Tag Archives: canes

Life Lesson in the Garden

A life lesson from my friend Tina Reichert.  She lives and works on her husband’s family farm and hosts guests from around the world at their Sycamore Valley Bed and Breakfast home/farm stay outside Brunswick, Missouri.

Enjoy and Shabbat Shalom!

tauna

 

A Little Life Lesson from My Garden

Training the blackberry canes, mulching, weeding, watering, weeding, watering, weeding, more training, weeding, weeding and finally some fruit. Then comes pruning the dead canes that are spent from producing the season’s fruit. But the weeding, watering, training continue through the summer into the fall in preparation for the next year’s crop. I am hot, sweaty (or is it “glowing”), and scratched from the process today. But there is a sense of purpose and accomplishment that makes me smile.

This morning’s garden experience has brought to mind this is a lot like relationships. Meaningful relationships take work, a lot of work, continuous work, sometimes unpleasant and even painful work. But if I want to see the harvest: healthy, vibrant, life giving relationships that flourish bearing much fruit in my life and the lives of others, I must stay the course and remain faithful to the “garden” of relationships the Lord has called me to tend.

“If it is possible, as far as it depends on you, live at peace with everyone. ” Romans 12:18

I am no Master Gardener, but I know the One who is. He continues to teach little life lessons in the simplest of tasks. Another sweet reason to give thanks for my garden.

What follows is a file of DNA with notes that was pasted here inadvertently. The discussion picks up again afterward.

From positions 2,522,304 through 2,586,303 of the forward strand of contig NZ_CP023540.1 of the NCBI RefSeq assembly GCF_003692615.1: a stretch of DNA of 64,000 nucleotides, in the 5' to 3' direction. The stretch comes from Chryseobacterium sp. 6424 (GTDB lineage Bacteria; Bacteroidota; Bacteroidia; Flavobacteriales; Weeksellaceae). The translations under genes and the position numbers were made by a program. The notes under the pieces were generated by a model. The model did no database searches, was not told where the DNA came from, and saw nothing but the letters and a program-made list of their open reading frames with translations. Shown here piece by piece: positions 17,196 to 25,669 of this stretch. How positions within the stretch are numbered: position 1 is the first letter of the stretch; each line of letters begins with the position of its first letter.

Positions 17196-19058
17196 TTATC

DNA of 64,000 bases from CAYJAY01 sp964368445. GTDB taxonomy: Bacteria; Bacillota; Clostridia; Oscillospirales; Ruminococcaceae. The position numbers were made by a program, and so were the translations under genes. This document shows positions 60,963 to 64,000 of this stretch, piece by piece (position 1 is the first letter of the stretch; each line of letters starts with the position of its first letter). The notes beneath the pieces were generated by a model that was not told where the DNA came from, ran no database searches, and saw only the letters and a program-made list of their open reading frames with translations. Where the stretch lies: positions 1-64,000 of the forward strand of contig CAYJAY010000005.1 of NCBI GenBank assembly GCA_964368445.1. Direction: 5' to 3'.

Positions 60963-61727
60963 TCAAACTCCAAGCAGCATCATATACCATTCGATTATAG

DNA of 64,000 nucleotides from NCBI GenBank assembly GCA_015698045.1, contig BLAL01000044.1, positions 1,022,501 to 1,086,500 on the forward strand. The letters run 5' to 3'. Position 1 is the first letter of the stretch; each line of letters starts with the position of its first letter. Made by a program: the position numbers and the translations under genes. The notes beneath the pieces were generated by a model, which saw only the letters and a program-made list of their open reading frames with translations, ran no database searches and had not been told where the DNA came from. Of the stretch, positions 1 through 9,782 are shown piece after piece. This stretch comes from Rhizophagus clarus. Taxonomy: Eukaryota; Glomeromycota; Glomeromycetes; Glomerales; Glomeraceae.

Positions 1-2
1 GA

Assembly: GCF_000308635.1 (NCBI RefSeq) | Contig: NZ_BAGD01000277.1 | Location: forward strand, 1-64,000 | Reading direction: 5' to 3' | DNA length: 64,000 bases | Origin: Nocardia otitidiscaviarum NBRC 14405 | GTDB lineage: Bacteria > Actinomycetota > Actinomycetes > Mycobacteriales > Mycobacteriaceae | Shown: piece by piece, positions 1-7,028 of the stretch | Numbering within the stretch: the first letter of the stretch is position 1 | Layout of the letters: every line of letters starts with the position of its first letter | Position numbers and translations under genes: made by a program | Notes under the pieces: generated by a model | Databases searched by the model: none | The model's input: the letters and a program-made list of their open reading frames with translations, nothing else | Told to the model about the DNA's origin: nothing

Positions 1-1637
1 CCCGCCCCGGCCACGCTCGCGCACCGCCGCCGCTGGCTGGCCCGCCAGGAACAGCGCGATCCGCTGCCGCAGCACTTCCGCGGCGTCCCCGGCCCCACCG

May you have a blessed day tending to your “life’s garden.”

 

Image may contain: sky, plant, tree, cloud, outdoor and nature
Image may contain: plant, sky, tree, outdoor and nature
Image may contain: plant, food, outdoor and nature

Multiflora Rose

History of multiflora rose from the Missouri Department of Conservation website:

“Multiflora rose was originally introduced to the East Coast from Japan in 1886 as rootstock for cultivated roses. In the 1930s the U.S. Soil Conservation Service advocated use of multiflora rose in soil erosion control. Experimental plantings were conducted in Missouri and Illinois, and as recently as the late 1960s, many state conservation departments were distributing rooted cuttings to landowners. It was planted in the Midwest for living fences and soil conservation. Managers recognized that plantings of this thorny, bushy shrub provided excellent escape cover and a source of winter food for wildlife. The species soon spread and became a serious invader of agricultural lands, pastures, and natural communities from the Midwest to the East Coast.”

The trunk can be as wide as 8 inches diameter and the bush can exceed 15 feet.  They are extremely hard to control and viciously difficult to handle because of the length of canes and that they are covered with thorns.  Millions of dollars are spent in time in mechanical and chemical control of these government-introduced, non-native, invasive shrubs.

cows etc 012
Thankfully, most of our multiflora rose bushes are not as huge as this one in view of Brook Road.  I estimate the highest canes of this bush to be nearly 20 feet!  We, along with every farmer and rancher in Missouri battle these things year round.  I’m certain they would take over the world if left unchecked!